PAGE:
For me as a Coach, it was a great reminder on the power of fundamentals. When working with a world class athlete like Ryan I always operate under the fundamental principle of “Do No Harm”. In other words, be very careful and sure about my recommendations before making them. If you are going to fine tune a Ferrari, you should be sure about which way to twist the screwdriver because a half-turn either way will have an impact.
At Graves Golf we really appreciate the value of having solid fundamentals. Years of teaching have continually reinforced that without the proper grip, alignment, posture and swing fundamentals you will find it difficult to continually produce a solid and consistent swing. The body either moves effectually or not. If the fundamentals aren’t in place it makes effective movement impossible.
For example, let’s talk about your posture at address and the key angles necessary to make effective movement possible. For my students we always talk about 45/20 as key checks to their posture. What I am referring to is that we need a spine angle (forward bend) of around 40-45 degrees and a spine tilt (side tilt) of around 20 degrees to the trail side. When coupled with a properly constructed grip this optimizes the likelihood that you can move the club along the correct path. You give yourself a chance!
Check out the basic posture of Ryan Hawkins, current Canadian Long Drive Champ.
Note the ball set back, lead arm alignment with the shaft, the wide stance and sunny side up trail arm. This posture was created by trial and error because Ryan found it worked. From here, it is fine tweaking.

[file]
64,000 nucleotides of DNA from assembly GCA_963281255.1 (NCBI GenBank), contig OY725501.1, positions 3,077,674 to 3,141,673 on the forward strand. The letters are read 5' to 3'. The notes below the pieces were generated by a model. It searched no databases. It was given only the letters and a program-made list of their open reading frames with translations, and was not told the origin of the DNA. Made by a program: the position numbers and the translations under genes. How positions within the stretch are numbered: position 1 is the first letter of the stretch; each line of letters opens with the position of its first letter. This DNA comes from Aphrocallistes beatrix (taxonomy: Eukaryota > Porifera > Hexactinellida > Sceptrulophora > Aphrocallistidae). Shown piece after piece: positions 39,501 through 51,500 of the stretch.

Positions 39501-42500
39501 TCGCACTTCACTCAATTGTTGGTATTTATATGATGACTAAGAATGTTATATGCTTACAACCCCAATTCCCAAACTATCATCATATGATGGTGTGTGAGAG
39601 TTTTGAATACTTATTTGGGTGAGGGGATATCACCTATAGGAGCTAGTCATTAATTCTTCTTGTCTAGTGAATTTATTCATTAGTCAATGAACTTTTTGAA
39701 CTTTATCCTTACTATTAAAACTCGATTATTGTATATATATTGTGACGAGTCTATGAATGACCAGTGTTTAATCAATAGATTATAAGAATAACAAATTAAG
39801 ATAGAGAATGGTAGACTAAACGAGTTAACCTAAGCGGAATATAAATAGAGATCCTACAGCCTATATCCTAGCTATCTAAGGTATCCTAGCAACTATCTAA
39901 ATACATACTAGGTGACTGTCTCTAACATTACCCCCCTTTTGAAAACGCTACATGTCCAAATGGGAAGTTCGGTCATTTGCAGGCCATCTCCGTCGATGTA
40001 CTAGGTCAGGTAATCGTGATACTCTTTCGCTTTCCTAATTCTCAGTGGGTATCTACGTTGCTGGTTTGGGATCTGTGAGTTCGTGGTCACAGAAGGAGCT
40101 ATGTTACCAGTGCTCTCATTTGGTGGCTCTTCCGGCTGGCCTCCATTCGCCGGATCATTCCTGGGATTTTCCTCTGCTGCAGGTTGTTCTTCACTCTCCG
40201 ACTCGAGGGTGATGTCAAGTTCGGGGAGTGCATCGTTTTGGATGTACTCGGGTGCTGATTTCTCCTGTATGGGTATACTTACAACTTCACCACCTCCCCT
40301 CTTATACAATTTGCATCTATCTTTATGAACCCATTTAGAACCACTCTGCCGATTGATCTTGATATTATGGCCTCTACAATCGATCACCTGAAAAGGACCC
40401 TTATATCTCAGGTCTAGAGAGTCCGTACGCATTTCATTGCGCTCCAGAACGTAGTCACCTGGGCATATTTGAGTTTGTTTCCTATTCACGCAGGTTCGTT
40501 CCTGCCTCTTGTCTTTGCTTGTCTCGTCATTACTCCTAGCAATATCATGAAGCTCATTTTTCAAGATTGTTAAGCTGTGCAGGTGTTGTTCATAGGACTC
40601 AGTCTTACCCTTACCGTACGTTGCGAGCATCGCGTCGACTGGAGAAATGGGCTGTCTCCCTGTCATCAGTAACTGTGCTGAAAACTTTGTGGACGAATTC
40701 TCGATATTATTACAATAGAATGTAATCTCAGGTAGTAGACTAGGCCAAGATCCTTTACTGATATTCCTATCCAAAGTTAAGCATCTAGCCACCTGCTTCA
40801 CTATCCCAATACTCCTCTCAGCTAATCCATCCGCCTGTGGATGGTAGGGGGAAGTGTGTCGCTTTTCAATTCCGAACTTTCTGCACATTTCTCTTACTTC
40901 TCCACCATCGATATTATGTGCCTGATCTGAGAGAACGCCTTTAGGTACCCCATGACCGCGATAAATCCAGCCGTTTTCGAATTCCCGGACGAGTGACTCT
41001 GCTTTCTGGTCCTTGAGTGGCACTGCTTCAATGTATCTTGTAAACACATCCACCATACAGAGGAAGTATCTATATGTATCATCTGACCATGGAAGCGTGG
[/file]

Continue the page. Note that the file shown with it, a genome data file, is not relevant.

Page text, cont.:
In the final analysis, distance is a result of an equation that is made up of a biomechanically efficient swing technique coupled with fast swing speed and proper ball launch characteristics. If you seek reliable and consistent ball flights, you must insure that the path of the swing allows you to square the face through the impact zone. If your fundamentals aren’t sound, this will never happen.
In your next practice session I encourage you to start by questioning all your fundamentals. Consciously examine your grip in fine detail. Make sure your hands are working together properly. Then, REALLY look at your posture and make sure your spine angle and spine tilt is in the proper 45-20 degree angle and then make sure your balance is properly distributed. When you are satisfied, only then should you begin to work on making the correct movements of the single plane swing.
Now, about our TEAM CANADA long drive folks. After two days of intense competition in Mexico, I am happy to report they WON the International Long Drive Championship by beating out a traditionally dominant TEAM USA by a total of 4 yards. For me, this was just further reinforcement that the fundamentals are the basis for all improvement.
About the Author: Ron Cruickshank, Ph.D., is a GGA Master Instructor and he teaches the single plane golf swing in Canada. Check out our site for his Winter Golf School schedule at The Golf Lab, Canada’s premiere indoor training facility featuring state of the art Trackman feedback at every lesson and school.